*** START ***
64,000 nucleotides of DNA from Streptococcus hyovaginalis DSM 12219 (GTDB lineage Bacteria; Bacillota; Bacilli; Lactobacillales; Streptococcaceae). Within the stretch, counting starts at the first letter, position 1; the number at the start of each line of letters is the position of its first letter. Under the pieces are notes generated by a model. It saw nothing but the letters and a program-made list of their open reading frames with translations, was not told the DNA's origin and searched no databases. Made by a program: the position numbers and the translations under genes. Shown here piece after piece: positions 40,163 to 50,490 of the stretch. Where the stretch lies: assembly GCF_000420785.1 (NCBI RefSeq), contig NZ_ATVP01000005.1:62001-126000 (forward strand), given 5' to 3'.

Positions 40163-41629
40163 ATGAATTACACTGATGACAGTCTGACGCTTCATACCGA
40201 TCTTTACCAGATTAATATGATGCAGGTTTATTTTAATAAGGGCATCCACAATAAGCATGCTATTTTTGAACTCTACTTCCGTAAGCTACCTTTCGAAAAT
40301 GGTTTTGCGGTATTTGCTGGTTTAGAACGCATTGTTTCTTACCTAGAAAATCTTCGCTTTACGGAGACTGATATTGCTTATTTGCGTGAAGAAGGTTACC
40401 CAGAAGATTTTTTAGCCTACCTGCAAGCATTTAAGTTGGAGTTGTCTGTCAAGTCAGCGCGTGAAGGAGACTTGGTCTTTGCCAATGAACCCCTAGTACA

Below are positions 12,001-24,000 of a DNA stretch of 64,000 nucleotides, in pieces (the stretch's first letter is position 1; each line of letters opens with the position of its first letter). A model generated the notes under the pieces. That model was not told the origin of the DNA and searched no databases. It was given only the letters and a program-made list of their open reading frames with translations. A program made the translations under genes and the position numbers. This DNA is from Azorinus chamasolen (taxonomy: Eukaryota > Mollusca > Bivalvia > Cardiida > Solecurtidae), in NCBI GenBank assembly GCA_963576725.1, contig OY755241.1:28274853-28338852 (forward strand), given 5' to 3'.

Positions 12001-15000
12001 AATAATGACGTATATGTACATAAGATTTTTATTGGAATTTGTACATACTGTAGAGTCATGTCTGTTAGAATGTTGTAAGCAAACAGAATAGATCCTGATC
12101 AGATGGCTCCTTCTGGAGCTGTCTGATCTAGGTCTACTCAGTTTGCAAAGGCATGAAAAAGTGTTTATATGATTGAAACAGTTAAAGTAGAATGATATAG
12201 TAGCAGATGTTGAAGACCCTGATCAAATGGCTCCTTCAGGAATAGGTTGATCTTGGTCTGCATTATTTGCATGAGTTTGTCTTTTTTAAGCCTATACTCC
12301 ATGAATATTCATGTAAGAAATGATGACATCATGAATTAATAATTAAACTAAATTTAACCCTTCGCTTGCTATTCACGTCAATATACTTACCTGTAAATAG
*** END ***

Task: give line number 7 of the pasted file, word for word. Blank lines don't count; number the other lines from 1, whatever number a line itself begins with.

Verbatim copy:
Below are positions 12,001-24,000 of a DNA stretch of 64,000 nucleotides, in pieces (the stretch's first letter is position 1; each line of letters opens with the position of its first letter). A model generated the notes under the pieces. That model was not told the origin of the DNA and searched no databases. It was given only the letters and a program-made list of their open reading frames with translations. A program made the translations under genes and the position numbers. This DNA is from Azorinus chamasolen (taxonomy: Eukaryota > Mollusca > Bivalvia > Cardiida > Solecurtidae), in NCBI GenBank assembly GCA_963576725.1, contig OY755241.1:28274853-28338852 (forward strand), given 5' to 3'.